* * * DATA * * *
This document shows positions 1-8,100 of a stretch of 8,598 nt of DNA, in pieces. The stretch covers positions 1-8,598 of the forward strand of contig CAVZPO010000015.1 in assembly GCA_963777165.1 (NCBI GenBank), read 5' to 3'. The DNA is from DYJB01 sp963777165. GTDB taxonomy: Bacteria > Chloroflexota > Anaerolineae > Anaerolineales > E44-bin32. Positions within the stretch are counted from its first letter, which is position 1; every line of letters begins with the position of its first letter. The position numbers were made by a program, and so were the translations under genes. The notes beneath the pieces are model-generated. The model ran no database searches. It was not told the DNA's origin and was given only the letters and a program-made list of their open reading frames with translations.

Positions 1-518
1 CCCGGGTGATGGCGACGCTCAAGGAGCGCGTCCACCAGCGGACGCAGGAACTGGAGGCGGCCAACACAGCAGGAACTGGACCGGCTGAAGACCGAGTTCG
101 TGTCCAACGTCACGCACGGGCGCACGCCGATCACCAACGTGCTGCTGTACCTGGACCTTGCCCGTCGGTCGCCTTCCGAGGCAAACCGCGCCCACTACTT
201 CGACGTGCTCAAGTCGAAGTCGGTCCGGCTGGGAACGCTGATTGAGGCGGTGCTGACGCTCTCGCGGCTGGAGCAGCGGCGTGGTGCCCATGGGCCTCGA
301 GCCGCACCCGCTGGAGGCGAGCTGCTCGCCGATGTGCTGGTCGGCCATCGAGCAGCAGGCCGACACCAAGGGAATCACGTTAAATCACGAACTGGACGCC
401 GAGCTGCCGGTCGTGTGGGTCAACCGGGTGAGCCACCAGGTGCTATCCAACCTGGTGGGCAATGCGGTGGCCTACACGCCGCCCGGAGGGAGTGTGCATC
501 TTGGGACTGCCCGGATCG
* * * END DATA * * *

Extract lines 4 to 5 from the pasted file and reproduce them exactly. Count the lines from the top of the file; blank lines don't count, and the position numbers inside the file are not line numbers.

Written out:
101 TGTCCAACGTCACGCACGGGCGCACGCCGATCACCAACGTGCTGCTGTACCTGGACCTTGCCCGTCGGTCGCCTTCCGAGGCAAACCGCGCCCACTACTT
201 CGACGTGCTCAAGTCGAAGTCGGTCCGGCTGGGAACGCTGATTGAGGCGGTGCTGACGCTCTCGCGGCTGGAGCAGCGGCGTGGTGCCCATGGGCCTCGA